Then I woke up. We were dry. The sky above the wet, morning wet-scented grass was a clear blue, and our view over False Bay just down below was as impressive as it had been the day before, and all was good. It had been a night to remember, and I think I just may have rediscvered my appetite for tent-pegs and that tell-tale sound of the zip.

* pr. ‘umshlanga’ by most white South Africans of European descent. The combined ‘hl’ can be challenging for the less linguistcally-inclined.

‘Gadagadagada’

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My son’s love affair started with helicopters. He would hear them in his cot, grab the side-rails, tilt back his blonde-locked headand start shouting gadagadagada, imitating the sound of the chopper as it flew overhead.

And that was often. We live in that part of Cape Town known as the city bowl, which comprises the foot-slopes of Table Mountain, with Devil’s Peak and Signal Hill to either side. The city skies are rarely empty of helicopters in summer, either filming Hollywood car-chases over-head, tourists on an aerial fly-by or emergency choppers rescuing unsuspecting hikers and climbers. And sometimes the Italian and French naval vessels have popped past – caryring helicopters.

IMG_1609 IMG_1616  IMG_3492

Again and again he would watch an old VHS National geographic video of a curious, young American pilot flying over Africa, landing in exotic destinations. While I would wonder why I’d never done that (I suppose a pilot’s license would be a start) his mother swore she could recite the commentary in her sleep. In Cape Town’s sothern suburb of Tokai – the other side of the mountain – an old air force training plane, the Italian aermacchi, or ‘impala’, as we knew it, stands nearby where a fresh produce market. We visited with Fynn even before he could walk.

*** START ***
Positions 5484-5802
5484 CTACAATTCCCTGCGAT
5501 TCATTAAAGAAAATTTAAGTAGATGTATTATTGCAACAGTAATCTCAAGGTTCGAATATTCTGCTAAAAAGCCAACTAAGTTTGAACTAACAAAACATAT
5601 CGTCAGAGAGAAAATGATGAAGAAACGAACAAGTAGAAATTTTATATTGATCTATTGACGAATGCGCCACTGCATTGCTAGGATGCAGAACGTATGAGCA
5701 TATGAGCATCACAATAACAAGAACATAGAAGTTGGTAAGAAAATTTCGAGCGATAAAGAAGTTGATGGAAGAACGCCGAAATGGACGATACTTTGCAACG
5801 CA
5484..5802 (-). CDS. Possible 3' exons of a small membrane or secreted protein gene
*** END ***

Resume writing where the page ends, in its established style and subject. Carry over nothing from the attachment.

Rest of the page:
So, being two years into fatherhood I did what I reckon all good parents would do, and took him to an airshow at the local military airbase. He was two and sitting on my shoulders when the Saab Gripen flew low over the crowd.

He burst out crying. I walked briskly away from the oohs and aahs of the crowd towards one of the hangars housing a more sedate exhibition. I felt horribly guilty for bringing him to such a loud place that made even my ribs vibrate.